After 10 months of trying to negotiate a contract with their anti-union bosses, 40,000 Verizon landline and FIOS workers in nine states and Washington, D.C., struck the company April 13. The two striking unions, the Communication Workers and the International Brotherhood of Electrical Workers, are up against an antagonistic, intransigent company demanding outrageous concessions.
As CWA District 1, which includes New York, reports, “The company has not moved off of any of their retrogressive proposals.” However, the 30,000 CWA members and 10,000 IBEW members are showing no signs of backing down either.
New York striker “Fitz,” a CWA Local 1101 shop steward, explained to WW, “We’re currently on strike because Verizon is trying to institute a system of breaking our union through different techniques. They want to be able to move us up to 200 miles away for a period of time. As a father and a husband, [that would mean] I can’t be there for my family, and it’s just wrong. Here in New York less than 40 percent of the city is wired up for FiOS [fiber optic system for high-speed internet]. There is enough work for us to do here in New York so that we can stay and do the job that Verizon promised to its customers.
“Also they want to freeze our pensions at 30 years,” Fitz continued. This means that when workers who start working at age 21 reach 51, they won’t see any more pension increases no matter how many years they continue working.
Fitz added, “The company has pretty much waived its responsibilities for us. They’re also talking about moving our call centers from the United States to the Philippines. All of these things are detrimental to us. Last, we’re trying to unionize Verizon wireless because their technicians make about half of what we make and they have no benefits. They have no job security, and we’re trying to help them bring their standard of living up as well.”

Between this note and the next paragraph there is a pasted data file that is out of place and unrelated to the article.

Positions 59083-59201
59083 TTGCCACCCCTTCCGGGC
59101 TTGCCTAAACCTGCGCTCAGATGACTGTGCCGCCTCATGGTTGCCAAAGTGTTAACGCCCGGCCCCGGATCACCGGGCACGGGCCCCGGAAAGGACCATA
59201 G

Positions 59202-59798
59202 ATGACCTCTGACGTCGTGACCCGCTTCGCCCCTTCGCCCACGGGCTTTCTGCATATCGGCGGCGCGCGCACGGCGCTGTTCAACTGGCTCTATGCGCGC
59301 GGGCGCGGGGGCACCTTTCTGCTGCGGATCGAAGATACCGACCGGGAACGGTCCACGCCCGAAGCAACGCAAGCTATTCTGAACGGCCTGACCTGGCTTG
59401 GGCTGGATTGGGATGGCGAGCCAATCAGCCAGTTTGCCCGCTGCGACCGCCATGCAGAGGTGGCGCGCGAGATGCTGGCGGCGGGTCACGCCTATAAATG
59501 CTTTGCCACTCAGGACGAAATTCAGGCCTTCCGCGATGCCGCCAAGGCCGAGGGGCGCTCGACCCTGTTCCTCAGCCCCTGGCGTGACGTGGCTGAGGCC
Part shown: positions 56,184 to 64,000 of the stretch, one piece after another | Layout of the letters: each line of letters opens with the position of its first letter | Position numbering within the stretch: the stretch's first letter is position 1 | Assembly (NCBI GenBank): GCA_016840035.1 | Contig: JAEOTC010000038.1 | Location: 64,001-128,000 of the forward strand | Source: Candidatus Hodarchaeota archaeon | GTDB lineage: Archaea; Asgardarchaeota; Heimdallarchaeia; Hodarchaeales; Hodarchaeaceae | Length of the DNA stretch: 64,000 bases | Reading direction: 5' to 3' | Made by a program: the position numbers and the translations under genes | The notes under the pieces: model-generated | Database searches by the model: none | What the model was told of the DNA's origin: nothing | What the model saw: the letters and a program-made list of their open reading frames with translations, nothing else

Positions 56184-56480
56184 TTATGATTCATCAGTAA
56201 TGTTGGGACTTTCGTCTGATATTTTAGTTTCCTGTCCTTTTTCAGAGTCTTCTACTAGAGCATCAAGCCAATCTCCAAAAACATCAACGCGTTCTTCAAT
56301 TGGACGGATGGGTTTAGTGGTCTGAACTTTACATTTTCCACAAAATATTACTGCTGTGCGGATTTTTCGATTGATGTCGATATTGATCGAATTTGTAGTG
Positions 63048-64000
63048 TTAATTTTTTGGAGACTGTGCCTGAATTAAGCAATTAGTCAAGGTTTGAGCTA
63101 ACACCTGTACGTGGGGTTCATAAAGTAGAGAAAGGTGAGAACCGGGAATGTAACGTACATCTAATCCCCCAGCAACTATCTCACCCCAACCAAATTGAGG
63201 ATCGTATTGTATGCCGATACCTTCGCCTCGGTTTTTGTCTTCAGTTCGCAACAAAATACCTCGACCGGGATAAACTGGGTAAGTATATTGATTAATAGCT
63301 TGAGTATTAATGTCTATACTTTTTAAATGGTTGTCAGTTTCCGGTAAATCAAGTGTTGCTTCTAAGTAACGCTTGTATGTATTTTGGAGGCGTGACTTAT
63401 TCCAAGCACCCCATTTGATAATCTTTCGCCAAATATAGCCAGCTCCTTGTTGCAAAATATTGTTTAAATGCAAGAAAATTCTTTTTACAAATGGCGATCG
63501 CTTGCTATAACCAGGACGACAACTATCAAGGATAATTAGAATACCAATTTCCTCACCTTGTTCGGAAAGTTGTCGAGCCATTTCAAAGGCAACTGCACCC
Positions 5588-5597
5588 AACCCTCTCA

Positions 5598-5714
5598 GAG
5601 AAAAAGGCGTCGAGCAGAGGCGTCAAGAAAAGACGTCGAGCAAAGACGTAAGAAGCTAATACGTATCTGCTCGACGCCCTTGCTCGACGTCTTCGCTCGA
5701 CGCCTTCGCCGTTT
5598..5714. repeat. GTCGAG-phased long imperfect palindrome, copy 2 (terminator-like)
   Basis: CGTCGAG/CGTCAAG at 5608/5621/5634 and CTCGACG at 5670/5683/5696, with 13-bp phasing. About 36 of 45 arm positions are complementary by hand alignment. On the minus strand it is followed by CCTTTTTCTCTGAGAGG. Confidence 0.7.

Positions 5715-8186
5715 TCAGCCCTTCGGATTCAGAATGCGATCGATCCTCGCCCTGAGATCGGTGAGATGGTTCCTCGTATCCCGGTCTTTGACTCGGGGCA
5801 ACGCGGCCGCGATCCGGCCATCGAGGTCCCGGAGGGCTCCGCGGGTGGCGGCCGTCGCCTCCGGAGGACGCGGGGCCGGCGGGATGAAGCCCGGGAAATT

Another issue is cuts to health insurance for both active workers and retirees.
On top of all the givebacks Verizon is demanding, strikers were further incensed when they learned about the new high-tech spying phone app the company created. It allows the company immediate access to photos and videos of strikers “engaged in misconduct” taken by strikebreaking managers and line-crossers.
This is 21st century strikebreaking, serving the same capitalist agenda as the notorious Pinkerton goons of the last two centuries who were hired by bosses to break up work stoppages and other labor protests.
Unions say: ‘We have their attention now!’
New York strikers had a huge rally of 8,000 on April 18. Aerial photos show a unified sea of red, the color of CWA and IBEW strike T-shirts. Their picket lines are strong.
The strikers won a huge victory when three major Manhattan hotels cancelled Verizon’s room rentals and threw out the strikebreakers who were staying in them — and agreed not to rent rooms to them again. This was due to quick action and picketing outside the hotels by CWA strikers and solidarity from the hotel workers’ union and Teamsters Local 814.
In all nine struck states — Massachusetts, Connecticut, Rhode Island, New York, New Jersey, Pennsylvania, Delaware, Maryland and Virginia, — and Washington, D.C., there were rallies during the week beginning with April 18. There was a big rally in Wise, Va., where the population is 3,300. Picket lines throughout Virginia remain solid. The “sea of red” is flowing up and down the East Coast..
IBEW Local 2222 held a mass rally at Copley Square in downtown Boston on Aptil 21. Speakers included the presidents of the Massachusetts AFL-CIO, the Fire Fighters union and CWA. Verizon strikers blasted the company’s union busting.
Steve Kirschbaum, vice president of the Boston School Bus Drivers Union, Steelworkers Local 8751, said the strikers’ “fightback spirit sets the gold standard for standing up to corporate greed as exemplified by Verizon, the worst of capitalist parasites.” He pointed out, “No union in 2016 can go it alone without the solidarity of the communities we serve as well as the entire working class.”
Following the Boston rally, thousands of strikers and supporters marched to a nearby Verizon Wireless store on Boylston Street. Union members occupied the street and tied up traffic in downtown Boston’s busiest shopping street for over an hour. IBEW’s successful show of strength of its troops was covered by all major Boston media.
Local 2222 Business Agent Myles Calvey, who led the April 21 rally, plans to meet with African-American community leaders and speak on the community radio station TOUCH 106.1.
In its post-rally electronic newsletter, Local 2222 stated, “They did not think we had the courage to strike, but make no mistake, we have their attention now. We will not stop until we have the contract we deserve!”
Johnnie Stevens and WW staff in Virginia and Boston contributed to this article.